According to a study recently published in Journal of Research on Adolescence, a mom's level of education can actually predict her child's academic performance years down the line.
Researchers analyzed information from the Early Childhood Longitudinal Study-Kindergarten Cohort that followed a group of more than 14,000 students from 1998, when they entered kindergarten, to 2007. Reading and math scores were gathered and assessed in third, fifth and eighth grade. They found that children who were born when their mother's were very young (18 years old or younger) and likely had less education, didn't do as well in school compared to children who had older mothers, and likely more education.
Trends indicate that mothers who give birth during adolescence have much lower rates of high school completion and college enrollment in comparison to their counterparts who delay pregnancy.
"These results provide compelling evidence that having a child during adolescence has enduring negative consequences for the achievement of the next generation," Sandra Tang, the study's lead author, said in the news release.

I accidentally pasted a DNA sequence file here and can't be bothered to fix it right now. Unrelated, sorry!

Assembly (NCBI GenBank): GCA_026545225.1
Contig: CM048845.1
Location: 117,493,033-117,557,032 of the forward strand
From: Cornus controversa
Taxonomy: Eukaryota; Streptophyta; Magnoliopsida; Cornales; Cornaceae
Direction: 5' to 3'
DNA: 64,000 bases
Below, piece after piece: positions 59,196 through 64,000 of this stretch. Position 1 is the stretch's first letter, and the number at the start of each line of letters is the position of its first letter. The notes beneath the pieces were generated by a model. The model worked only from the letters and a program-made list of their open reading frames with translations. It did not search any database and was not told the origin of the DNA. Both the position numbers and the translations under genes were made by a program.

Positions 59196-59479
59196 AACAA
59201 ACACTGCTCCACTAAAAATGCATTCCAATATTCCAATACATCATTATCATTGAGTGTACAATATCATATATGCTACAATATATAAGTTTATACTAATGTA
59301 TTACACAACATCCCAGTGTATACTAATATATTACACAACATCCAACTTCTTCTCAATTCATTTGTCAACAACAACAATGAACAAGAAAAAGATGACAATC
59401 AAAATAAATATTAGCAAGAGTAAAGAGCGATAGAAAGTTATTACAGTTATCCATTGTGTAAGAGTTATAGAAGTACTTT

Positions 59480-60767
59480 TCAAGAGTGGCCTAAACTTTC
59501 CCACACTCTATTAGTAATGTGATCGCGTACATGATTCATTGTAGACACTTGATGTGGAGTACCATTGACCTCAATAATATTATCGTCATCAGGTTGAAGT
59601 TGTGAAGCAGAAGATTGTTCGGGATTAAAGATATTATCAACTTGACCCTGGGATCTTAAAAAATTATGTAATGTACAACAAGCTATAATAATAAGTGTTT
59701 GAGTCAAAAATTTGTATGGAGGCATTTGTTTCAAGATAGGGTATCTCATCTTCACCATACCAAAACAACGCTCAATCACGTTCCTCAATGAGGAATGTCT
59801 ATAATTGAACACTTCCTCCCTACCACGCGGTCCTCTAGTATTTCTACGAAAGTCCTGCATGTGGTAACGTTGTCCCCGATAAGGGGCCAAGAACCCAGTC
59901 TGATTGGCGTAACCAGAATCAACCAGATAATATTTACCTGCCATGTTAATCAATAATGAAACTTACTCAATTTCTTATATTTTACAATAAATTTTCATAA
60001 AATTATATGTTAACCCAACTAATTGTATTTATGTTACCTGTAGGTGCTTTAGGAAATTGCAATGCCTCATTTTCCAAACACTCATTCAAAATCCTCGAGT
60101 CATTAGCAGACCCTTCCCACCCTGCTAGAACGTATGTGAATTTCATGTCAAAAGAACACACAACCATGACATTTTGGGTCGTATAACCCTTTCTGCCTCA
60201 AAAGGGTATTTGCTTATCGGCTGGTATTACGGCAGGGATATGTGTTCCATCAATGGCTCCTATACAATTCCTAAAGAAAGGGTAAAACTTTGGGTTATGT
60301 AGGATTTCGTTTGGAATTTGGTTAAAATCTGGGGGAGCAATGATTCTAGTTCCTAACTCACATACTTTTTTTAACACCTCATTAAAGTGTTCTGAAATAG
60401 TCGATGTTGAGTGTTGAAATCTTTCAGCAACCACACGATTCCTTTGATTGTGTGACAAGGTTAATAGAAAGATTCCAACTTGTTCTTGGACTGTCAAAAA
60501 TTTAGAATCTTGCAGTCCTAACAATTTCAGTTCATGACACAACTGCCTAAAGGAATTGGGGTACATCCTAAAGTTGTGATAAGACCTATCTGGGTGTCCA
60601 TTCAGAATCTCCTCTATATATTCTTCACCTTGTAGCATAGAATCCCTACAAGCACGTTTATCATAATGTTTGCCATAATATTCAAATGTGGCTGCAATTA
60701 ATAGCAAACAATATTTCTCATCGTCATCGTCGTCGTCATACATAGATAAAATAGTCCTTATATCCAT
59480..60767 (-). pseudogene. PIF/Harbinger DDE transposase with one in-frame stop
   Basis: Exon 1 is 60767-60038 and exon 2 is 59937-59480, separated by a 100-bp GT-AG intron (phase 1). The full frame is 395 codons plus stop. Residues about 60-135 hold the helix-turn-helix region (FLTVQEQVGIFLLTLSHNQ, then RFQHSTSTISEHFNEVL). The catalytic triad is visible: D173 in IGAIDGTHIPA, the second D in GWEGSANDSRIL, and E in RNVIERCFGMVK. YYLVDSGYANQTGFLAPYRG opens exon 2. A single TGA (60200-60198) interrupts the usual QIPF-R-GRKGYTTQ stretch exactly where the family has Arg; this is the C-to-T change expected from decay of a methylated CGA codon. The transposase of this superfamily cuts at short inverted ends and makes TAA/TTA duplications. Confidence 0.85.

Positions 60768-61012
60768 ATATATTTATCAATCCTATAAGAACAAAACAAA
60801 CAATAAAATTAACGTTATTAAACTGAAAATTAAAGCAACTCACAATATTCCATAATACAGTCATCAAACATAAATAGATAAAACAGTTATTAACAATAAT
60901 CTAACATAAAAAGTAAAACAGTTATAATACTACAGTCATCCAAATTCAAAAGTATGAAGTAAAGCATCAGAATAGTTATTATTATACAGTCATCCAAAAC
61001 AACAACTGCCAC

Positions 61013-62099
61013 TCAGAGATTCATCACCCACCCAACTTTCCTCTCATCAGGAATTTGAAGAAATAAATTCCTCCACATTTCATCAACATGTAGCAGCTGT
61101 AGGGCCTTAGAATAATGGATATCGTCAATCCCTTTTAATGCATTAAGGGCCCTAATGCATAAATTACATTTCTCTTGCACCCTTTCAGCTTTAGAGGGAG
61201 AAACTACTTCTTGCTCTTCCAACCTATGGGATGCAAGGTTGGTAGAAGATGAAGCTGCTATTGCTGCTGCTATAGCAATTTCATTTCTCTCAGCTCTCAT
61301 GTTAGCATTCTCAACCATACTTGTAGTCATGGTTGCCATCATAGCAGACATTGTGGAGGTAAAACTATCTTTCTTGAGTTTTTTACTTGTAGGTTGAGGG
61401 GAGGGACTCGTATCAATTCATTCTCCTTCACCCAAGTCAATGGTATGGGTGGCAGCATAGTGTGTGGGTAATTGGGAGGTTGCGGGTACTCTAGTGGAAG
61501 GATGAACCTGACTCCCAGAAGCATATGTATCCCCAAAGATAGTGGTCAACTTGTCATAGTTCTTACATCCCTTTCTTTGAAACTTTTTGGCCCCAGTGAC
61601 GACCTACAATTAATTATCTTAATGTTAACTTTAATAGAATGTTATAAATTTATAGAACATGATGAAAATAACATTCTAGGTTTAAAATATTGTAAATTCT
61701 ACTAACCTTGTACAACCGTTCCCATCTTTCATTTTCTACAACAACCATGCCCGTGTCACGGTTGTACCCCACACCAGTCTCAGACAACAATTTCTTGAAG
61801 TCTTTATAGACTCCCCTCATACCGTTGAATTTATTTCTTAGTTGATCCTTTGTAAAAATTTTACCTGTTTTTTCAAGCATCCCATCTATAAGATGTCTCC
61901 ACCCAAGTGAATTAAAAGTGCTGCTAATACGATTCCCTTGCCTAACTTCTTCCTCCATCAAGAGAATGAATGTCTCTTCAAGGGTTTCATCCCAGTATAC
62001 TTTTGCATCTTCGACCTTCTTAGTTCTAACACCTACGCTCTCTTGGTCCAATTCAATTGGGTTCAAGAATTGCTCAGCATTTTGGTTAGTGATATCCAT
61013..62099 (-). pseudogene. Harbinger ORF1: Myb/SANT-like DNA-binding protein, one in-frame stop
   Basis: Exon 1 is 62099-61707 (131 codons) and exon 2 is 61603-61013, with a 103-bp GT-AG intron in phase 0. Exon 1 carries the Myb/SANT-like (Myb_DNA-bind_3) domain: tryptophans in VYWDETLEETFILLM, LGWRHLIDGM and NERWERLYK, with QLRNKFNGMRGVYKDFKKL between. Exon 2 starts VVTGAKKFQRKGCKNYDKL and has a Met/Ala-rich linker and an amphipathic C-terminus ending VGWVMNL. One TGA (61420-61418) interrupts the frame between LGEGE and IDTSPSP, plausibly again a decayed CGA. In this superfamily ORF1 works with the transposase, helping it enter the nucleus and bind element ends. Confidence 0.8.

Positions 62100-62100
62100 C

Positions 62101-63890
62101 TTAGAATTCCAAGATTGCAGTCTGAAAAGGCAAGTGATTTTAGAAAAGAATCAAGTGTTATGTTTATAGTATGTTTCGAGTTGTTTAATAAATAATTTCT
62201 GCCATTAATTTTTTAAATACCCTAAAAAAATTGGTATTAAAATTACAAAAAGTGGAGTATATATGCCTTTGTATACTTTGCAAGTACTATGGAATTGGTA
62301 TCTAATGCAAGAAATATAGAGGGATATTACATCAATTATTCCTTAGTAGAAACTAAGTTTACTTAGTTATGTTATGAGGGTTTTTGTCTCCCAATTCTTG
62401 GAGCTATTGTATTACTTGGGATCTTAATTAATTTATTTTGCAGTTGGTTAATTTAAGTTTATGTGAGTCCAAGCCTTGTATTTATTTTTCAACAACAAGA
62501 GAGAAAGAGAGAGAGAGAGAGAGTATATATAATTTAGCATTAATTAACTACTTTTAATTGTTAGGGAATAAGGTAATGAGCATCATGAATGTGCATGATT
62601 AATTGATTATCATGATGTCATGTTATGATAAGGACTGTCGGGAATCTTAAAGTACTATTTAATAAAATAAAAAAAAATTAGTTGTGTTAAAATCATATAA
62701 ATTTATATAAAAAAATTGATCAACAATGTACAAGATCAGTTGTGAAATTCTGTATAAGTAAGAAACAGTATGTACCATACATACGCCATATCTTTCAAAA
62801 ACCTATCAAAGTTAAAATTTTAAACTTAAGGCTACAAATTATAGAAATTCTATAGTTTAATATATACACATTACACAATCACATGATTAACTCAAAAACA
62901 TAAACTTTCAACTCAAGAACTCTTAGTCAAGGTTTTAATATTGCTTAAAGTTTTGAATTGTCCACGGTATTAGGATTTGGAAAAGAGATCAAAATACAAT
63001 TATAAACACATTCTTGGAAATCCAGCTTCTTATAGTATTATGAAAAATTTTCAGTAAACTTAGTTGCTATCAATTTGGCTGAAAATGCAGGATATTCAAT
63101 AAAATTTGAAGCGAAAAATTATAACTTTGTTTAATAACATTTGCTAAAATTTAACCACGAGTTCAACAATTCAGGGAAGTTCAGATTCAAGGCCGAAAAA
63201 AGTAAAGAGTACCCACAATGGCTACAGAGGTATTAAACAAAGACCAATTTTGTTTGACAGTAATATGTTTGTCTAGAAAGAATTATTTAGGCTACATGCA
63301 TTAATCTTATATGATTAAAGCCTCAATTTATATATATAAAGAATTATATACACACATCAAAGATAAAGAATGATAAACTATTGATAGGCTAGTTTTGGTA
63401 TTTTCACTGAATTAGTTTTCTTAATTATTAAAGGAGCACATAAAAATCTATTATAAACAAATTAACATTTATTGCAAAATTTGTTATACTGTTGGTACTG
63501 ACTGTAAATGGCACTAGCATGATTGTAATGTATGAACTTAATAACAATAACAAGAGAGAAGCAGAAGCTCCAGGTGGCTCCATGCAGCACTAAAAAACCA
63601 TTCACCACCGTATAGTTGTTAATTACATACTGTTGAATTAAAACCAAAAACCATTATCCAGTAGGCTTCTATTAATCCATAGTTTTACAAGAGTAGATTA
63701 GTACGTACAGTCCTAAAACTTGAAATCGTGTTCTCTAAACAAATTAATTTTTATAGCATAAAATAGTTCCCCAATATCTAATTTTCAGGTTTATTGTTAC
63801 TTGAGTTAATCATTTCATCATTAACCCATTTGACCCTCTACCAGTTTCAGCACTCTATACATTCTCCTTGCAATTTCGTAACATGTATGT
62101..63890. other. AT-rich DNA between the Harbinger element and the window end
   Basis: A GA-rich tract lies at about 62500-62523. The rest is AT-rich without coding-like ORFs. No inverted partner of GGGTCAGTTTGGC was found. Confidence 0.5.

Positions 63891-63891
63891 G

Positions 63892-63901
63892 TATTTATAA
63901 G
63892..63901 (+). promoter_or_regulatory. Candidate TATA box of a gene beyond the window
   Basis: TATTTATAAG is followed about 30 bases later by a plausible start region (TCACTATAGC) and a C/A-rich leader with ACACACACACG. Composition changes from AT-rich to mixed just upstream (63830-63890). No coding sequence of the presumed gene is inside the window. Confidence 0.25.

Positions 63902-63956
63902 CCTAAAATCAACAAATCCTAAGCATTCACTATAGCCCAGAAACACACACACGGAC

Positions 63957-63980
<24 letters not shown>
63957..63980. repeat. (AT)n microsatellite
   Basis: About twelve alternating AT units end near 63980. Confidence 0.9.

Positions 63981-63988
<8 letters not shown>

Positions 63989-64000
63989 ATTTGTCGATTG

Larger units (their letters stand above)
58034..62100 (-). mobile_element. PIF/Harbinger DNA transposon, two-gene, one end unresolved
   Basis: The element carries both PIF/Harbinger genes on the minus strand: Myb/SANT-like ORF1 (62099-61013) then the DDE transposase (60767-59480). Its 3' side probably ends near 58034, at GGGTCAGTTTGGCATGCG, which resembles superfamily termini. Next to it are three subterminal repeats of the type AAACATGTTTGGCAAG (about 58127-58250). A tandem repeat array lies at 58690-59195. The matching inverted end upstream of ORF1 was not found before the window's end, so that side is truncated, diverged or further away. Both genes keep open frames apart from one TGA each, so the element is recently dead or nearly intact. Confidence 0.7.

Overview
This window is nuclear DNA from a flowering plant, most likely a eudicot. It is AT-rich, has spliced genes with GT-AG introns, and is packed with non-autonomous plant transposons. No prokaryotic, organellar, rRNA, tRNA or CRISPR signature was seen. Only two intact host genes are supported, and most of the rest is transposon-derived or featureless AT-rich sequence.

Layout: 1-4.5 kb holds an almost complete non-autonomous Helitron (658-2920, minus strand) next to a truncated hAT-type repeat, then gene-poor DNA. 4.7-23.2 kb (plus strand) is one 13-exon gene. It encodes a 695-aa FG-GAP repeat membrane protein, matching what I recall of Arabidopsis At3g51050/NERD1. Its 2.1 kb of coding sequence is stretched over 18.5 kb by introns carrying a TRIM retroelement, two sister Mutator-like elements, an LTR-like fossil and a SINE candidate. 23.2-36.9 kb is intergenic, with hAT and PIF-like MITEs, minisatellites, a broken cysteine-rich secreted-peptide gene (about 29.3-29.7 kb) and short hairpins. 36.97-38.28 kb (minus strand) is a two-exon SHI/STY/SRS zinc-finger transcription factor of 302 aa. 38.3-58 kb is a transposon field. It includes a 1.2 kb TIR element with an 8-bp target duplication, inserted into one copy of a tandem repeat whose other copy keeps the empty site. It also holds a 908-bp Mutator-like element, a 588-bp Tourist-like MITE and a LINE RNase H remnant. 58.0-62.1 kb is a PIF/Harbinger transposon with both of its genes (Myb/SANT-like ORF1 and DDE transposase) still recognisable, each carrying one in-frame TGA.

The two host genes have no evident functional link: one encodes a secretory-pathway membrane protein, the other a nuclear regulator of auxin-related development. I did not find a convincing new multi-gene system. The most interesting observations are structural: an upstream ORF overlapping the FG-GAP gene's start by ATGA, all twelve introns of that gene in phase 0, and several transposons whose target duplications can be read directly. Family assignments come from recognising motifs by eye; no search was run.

There is a bright side, though: Children of young mothers who were able to further their education, in spite of having children, did perform better in school compared to those kids whose moms did not continue their education.
While married and unmarried mothers tended to reach the same educational levels several decades ago, the study points out that in recent years married mothers are likely to have more education and therefore more resources to share with their children compared to younger, unmarried mothers.
Photo of mom and baby reading courtesy of Shutterstock.